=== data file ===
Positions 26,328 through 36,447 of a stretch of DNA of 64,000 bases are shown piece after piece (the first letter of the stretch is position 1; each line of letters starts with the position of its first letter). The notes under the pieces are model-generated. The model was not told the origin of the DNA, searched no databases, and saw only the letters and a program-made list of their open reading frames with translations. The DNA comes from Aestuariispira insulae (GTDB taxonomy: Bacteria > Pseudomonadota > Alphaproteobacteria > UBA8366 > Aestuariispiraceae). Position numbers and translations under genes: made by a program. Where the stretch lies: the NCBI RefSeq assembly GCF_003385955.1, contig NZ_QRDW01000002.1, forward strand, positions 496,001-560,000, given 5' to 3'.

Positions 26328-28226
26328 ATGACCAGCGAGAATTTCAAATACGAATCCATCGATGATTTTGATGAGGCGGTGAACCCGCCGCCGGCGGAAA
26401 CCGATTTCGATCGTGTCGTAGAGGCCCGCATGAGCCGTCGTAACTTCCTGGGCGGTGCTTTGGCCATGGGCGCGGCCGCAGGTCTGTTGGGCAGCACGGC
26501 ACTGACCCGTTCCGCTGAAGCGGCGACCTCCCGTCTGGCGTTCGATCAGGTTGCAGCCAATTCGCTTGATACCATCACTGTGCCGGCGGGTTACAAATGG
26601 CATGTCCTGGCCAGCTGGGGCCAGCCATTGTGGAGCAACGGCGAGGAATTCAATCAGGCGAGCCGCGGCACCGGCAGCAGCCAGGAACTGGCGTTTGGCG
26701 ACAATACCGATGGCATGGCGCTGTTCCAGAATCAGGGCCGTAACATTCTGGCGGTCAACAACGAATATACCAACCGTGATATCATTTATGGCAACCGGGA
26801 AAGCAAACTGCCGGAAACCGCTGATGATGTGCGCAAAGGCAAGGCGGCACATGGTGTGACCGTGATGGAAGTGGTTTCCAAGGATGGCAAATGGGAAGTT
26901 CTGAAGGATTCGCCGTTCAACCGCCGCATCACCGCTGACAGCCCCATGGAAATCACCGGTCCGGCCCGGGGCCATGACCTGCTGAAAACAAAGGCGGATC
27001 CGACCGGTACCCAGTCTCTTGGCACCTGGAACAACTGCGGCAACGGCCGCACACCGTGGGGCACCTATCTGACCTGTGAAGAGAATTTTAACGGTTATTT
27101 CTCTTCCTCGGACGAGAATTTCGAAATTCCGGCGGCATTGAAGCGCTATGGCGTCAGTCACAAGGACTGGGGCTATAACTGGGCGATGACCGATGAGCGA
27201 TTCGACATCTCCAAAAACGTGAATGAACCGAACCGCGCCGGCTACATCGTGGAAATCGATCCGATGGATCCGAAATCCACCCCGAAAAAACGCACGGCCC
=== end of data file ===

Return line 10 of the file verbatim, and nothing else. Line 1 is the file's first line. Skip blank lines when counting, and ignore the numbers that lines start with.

27001 CGACCGGTACCCAGTCTCTTGGCACCTGGAACAACTGCGGCAACGGCCGCACACCGTGGGGCACCTATCTGACCTGTGAAGAGAATTTTAACGGTTATTT